Figure A1.

Measured, calibrated linear polarization angle for eight features on Venus, compared to the value of the polarization angle expected from subsurface scattering. These measurements are from Venus observations in 2004. The error bars represent the standard deviation of individual χ measurements that went into the average value plotted. If the data fit the subsurface scattering model perfectly, they would lie along the dotted line. The eight features used, from left to right on the graph, are Shukmite Corona, Maxwell Montes, Anya crater, wind streaks near West crater, Stuart crater, Beta Regio, Weil crater, and Xantippe crater. The measured polarization angle for Xantippe (the data point farthest to the right) was wrapped from −1.5 to 1.6 in order to facilitate comparison with the other data points.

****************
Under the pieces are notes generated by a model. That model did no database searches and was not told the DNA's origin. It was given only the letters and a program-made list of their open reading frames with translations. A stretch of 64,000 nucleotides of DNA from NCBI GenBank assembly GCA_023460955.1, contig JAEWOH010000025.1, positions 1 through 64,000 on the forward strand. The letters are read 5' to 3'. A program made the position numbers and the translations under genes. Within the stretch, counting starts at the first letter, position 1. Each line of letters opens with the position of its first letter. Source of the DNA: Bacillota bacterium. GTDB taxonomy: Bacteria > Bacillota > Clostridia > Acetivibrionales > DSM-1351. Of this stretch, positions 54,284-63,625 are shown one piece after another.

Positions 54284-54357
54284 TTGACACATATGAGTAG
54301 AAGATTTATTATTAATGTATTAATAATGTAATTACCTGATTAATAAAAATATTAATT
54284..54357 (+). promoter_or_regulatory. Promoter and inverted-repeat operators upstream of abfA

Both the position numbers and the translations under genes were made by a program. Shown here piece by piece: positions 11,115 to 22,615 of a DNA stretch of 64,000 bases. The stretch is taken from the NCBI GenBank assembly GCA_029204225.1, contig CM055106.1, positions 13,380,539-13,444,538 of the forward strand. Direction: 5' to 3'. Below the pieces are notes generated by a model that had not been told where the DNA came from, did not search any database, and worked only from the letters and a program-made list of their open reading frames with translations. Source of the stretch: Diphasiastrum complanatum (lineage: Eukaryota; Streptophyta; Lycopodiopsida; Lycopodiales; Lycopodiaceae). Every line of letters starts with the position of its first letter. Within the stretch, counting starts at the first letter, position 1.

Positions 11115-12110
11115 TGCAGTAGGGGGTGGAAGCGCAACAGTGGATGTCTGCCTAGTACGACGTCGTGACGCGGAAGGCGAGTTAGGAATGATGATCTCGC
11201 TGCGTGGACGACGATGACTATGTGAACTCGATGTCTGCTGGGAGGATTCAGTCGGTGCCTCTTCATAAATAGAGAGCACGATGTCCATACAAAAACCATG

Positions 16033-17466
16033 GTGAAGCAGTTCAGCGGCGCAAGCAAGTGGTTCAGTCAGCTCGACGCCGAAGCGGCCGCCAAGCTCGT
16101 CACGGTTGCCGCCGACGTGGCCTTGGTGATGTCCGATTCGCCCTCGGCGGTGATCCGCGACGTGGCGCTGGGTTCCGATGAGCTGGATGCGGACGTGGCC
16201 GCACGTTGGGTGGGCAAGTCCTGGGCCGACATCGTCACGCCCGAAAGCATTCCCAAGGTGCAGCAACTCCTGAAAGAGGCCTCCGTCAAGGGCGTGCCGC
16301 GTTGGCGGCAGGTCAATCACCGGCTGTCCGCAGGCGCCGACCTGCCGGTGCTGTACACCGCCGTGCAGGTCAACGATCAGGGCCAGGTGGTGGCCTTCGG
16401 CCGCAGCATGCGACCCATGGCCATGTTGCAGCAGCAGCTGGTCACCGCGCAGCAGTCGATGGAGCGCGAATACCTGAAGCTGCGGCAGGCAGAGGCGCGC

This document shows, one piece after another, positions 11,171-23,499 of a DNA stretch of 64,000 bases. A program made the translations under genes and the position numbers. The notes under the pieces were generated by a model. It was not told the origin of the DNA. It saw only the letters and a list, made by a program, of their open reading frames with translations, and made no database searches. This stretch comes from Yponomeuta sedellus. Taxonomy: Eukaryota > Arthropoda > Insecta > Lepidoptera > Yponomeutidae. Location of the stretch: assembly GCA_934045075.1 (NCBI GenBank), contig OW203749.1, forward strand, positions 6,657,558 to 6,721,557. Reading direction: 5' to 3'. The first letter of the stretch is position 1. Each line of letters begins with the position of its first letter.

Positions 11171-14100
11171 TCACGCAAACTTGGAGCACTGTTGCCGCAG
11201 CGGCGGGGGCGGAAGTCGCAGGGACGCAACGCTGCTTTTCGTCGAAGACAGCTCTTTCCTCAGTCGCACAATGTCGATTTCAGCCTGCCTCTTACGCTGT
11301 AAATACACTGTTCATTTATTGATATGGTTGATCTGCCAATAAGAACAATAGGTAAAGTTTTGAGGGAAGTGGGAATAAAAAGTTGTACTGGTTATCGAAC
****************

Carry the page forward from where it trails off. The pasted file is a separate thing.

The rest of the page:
[44] We very much appreciate observing assistance from A. Hine, M. Nolan, P. Perrilat, and the Arecibo Observatory staff. K. Kratter assisted with observations and processing of the 2004 data. K. Williams and R. Ghent supplied photos of the Sunset Crater Volcano area and provided helpful discussion of the region. E. Stofan and D. Senske gave helpful reviews, which improved the manuscript. Arecibo Observatory is part of the National Astronomy and Ionosphere Center, which is operated by Cornell University under cooperative agreement with the NSF and with support from NASA.